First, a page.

Hachiko Statue in Shibuya

Japan's most popular meeting point in the heart of Tokyo

- 2 min read

One of Japan's unofficial landmarks, the Hachiko statue in Shibuya is a homage to the faithful Akita dog who waited at Shibuya Station every day for his master, even after his death. Today, it’s one of the most popular meeting places in Tokyo.

The Story of Hachiko

Professor Eizaburo Ueno of Tokyo University adopted Hachiko in Akita prefecture in the early 1920s. The two were inseparable, with Hachiko accompanying his master to Shibuya Station each day when the professor would head off to work at Tokyo's Imperial University. The faithful pup would come back to the station each afternoon at 3pm to greet Ueno upon his return. Unfortunately, the professor died in 1925 while at the university and never returned for a final goodbye with his pet. However, the loyal Hachiko continued to visit the station daily until his own death nearly 10 years later. His own death made headlines, and he was cremated and buried next to his beloved owner.

This story became a legend and a small statue was erected in front of Shibuya Station to commemorate Hachiko. This statue is now a typical starting point for anyone visiting Shibuya, and a convenient meeting point for friends and occasionally tour groups. Locals and foreigners are always queuing for photos with the statue, just meters away from Shibuya's popular Scramble Crossing.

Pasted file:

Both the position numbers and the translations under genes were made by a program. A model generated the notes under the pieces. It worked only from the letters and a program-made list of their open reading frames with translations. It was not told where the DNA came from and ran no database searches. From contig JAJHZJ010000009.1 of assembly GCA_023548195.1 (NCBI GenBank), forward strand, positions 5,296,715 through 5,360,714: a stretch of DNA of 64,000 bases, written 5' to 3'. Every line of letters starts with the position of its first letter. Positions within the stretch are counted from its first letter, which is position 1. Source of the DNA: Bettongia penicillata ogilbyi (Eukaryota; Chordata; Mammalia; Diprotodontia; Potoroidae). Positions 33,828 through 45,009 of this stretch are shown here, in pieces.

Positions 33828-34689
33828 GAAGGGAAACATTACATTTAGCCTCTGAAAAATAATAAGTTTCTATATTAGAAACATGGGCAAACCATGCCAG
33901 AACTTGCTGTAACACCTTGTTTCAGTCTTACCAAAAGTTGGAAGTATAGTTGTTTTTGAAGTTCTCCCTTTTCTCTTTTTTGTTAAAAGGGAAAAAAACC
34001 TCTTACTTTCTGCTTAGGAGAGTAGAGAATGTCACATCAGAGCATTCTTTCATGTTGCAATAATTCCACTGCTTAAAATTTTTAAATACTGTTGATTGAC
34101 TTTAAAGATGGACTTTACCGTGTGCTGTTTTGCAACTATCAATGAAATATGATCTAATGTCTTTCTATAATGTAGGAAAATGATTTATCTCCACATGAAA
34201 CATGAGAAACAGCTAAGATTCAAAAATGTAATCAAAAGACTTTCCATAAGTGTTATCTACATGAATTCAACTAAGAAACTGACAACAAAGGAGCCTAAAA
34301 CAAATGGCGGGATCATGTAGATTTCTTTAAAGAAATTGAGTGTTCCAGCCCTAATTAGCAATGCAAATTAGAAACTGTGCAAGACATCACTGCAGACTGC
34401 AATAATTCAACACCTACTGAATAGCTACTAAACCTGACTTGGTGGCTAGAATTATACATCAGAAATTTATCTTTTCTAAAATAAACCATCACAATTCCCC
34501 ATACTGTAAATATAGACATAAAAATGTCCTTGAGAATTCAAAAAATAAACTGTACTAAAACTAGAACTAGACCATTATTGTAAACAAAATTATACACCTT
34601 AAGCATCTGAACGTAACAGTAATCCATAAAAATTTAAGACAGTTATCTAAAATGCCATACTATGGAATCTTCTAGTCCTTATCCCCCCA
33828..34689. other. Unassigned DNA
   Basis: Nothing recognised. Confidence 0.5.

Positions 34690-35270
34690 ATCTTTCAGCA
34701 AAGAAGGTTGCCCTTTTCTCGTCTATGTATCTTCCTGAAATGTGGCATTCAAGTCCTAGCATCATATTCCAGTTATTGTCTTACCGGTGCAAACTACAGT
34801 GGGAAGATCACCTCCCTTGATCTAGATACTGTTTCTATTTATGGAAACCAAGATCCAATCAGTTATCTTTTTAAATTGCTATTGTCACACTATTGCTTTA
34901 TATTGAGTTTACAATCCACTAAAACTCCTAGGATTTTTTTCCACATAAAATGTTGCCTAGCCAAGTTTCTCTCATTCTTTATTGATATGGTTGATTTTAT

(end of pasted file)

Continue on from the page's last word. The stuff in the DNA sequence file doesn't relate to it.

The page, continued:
Crowds waiting to take selfies with Hachiko.
Crowds waiting to take selfies with Hachiko.

Other Hachiko Statues in Tokyo

While Hachiko's body was cremated, his fur was preserved and it was later stuffed and put on display at the National Museum of Nature and Science in Tokyo's Ueno Park. A second statue was also erected in front of Tower Records in Shibuya, to commemorate the 20th anniversary of its relocation.

There is also a Hachiko Family Mural, on the wall of the station opposite the original statue, where artist Ryutaro Kitahara dreamed up and sculpted a bit of canine company for the faithful dog. There was even a Hollywood movie made in 2009 called Hachi: A Dog's Story which starred Richard Gere, and was essentially an English language remake of the original Japanese film Hachiko Monogatari (Hachiko's Story).

And for those who like a happy ending, yet another statue of Hachiko was dedicated in 2015 in the grounds of the University of Tokyo. This one, however, imagines a joyous reunion between the loyal Hachiko and his beloved owner Ueno.

More info

Find out more about Shibuya Station.

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Arlene Bastion a year ago
Your article made me remember the sadness of both films. I guess dogs are loyal in ways we will never be. Thx for the info about the statues, too. Cheers!
My Đặng a year ago
This movie based on one of the most treasured and heartwarming true stories and it brought me to tears .
Kim a year ago
Jeffrey Pontejos a year ago
Legendary Dog !! The statue of Hachiko is definitely a spot to visit at Shibuya Station.
Lynda Hogan a year ago
It really is incredible how famous and revered the Hachiko story is.